Pectus excavatum is a condition where a person’s breastbone is sunken into their chest.
While surgery is available to correct the condition, it isn’t usually offered unless severe symptoms are displayed.
(In the very worst cases, the breastbone is so sunken that it can interfere with the heart and lungs functioning which is obviously something to avoid!)
Many people with pectus excavatum don’t need too much in the way of specific treatment and their condition is mostly managed through exercise and physiotherapy.
In this article, we look at whether push-ups can be used to fix pectus excavatum.
In it, we discuss whether push-ups are good for the condition, whether they can be used to “fix” it, as well as thinking about which push-up variations can be most helpful.
Are Push-Ups Good For Pectus Excavatum?
Yes, push-ups are generally considered good for pectus excavatum.
Push-ups strengthen your chest muscles (among others) so they can be very useful in helping to manage pectus excavatum.
Having stronger chest muscles is a key component of managing the condition as much as possible.
The fact that push-ups are relatively safe, low impact, and are reasonably easy to perform makes them an ideal exercise for keeping symptoms of pectus excavatum under control.
Can Push-Ups Fix Pectus Excavatum?
No exercise, push-ups or otherwise, can completely fix pectus excavatum.
The only way to fix it entirely is to undergo surgery, which unless your condition is severe, probably won’t even be an option for you.
Push-ups can help manage the condition by helping to improve posture, strengthen your chest muscles, and keep you in overall better shape.
All of these things can help you feel more comfortable and can prevent your condition from getting worse, but they won’t actually fix or cure it.
Best Push-Ups Variations For Pectus Excavatum
Regular push-ups go a long way in helping with pectus excavatum.
This standard variation of the exercise is challenging to the working muscles and joints but not too challenging where excessive stress and pressure are placed on them.
Push-ups have been a popular exercise for a long time and they do a great job of building upper body strength which is beneficial whether you have pectus excavatum or not.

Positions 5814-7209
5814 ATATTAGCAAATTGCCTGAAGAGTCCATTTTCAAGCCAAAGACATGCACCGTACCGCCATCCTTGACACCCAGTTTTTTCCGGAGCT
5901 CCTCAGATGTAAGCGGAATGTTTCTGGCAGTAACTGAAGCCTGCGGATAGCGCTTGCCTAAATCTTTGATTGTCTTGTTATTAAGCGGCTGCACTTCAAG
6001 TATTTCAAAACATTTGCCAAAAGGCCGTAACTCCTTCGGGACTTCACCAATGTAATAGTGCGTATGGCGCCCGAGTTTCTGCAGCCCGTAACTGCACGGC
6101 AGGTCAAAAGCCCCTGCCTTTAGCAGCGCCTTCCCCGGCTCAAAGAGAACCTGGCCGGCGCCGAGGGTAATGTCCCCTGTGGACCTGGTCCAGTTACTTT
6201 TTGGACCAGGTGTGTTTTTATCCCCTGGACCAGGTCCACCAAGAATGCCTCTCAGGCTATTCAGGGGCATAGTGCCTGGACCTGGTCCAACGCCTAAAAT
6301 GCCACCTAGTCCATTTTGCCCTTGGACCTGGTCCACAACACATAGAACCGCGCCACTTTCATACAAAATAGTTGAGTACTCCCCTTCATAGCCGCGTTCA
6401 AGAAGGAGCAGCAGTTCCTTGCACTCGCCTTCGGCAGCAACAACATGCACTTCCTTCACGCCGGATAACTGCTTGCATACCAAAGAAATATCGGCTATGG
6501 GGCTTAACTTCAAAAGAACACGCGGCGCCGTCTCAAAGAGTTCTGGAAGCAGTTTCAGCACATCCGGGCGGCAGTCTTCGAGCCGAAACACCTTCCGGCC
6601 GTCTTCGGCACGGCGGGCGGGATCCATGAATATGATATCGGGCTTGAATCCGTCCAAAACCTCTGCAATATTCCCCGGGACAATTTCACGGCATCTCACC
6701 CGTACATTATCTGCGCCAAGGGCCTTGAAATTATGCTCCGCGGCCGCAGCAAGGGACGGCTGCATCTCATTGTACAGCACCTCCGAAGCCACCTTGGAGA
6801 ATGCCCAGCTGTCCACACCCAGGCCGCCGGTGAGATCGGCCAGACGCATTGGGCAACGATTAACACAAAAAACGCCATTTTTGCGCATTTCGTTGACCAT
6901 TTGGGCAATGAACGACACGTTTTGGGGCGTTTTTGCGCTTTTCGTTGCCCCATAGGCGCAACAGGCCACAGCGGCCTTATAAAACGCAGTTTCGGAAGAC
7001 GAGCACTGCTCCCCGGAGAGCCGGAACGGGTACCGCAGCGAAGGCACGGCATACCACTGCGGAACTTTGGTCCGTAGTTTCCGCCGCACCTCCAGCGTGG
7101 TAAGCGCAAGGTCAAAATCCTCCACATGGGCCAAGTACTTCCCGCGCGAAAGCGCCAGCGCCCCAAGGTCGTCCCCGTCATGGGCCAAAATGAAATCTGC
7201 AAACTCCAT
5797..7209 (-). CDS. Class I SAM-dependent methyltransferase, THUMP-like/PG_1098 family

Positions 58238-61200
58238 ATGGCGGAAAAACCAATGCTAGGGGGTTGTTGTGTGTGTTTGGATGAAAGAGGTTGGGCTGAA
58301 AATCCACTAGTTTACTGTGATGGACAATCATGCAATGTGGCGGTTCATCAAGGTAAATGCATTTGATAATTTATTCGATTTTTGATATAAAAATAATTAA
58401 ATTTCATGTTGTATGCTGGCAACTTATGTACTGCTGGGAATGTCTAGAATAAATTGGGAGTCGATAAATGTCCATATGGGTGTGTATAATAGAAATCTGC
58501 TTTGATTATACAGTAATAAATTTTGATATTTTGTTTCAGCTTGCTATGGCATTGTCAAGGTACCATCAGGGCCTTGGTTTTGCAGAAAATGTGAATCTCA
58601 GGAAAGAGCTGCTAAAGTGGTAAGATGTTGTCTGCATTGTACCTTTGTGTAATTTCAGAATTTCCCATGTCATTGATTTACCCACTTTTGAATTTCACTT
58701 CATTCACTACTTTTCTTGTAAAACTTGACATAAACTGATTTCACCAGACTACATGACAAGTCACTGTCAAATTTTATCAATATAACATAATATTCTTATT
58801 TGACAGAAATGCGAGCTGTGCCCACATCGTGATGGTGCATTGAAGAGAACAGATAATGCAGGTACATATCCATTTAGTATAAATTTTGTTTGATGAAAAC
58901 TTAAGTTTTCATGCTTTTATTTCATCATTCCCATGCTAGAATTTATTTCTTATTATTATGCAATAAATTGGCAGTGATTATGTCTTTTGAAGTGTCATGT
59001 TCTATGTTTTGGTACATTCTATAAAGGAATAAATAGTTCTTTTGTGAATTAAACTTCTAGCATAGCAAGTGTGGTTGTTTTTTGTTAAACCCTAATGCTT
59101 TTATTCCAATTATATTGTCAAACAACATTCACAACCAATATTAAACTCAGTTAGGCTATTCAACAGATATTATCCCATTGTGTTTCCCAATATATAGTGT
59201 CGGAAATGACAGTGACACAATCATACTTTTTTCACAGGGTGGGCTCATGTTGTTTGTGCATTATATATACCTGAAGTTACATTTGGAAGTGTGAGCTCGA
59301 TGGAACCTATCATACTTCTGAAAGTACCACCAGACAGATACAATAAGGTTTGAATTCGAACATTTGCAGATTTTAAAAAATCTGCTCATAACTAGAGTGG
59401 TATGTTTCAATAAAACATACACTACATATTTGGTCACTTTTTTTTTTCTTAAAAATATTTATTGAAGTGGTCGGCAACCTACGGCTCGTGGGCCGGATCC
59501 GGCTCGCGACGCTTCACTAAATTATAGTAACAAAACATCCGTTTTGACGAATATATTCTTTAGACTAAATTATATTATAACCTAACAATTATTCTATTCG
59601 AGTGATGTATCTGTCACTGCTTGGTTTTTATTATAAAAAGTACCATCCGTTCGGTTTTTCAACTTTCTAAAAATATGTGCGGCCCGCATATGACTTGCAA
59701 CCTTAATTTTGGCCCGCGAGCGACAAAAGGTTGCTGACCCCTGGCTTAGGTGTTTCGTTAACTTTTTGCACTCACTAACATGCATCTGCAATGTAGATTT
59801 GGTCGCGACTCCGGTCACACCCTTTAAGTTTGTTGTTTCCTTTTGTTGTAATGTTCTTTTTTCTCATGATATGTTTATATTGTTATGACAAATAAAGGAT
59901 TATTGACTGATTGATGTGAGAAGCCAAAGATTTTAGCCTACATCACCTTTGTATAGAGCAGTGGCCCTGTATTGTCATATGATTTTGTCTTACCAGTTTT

If standard push-ups are proving to be a little too challenging at the moment, then incline push-ups can be of use.
As your hands will be elevated, less of your body weight will need to be lifted during the movement.
This will make things easier while still developing your upper body muscles in a way that can improve posture and help manage pectus excavatum.
A slightly more challenging push-up variation, decline push-ups can help develop your upper body muscles even further resulting in some great benefits for managing your pectus excavatum.
How Many Push-Ups Should You Do For Pectus Excavatum?
This will depend on how comfortable you feel doing push-ups.
As a rough guide, doing somewhere between 1 and 3 sets of 10 – 20 push-ups can be a good range for helping pectus excavatum.
That being said, even if you can only do a few push-ups to begin with, this can still help develop your upper body muscles and improve your posture which are both beneficial for pectus excavatum.
Other Exercises For Pectus Excavatum
Like push-ups, bench press is a great exercise for increasing the strength of your chest muscles.
Strengthening this part of your body is an important element of managing pectus excavatum.
Any exercise that can strengthen your core muscles is usually very beneficial for pectus excavatum.
Strengthening your core will help improve your posture and keep your body in a much better position as you go about your activities.
As good posture is important when trying to manage pectus excavatum, most core exercises will be of good use.
I’ve been in the fitness and strength training industry for nearly a decade. In that time, I’ve gained 30 pounds of muscle, written hundreds of articles, and reviewed dozens of fitness supplements. As for my educational background, I’m a currently studying for my Active IQ Level 3 Diploma in Personal Training.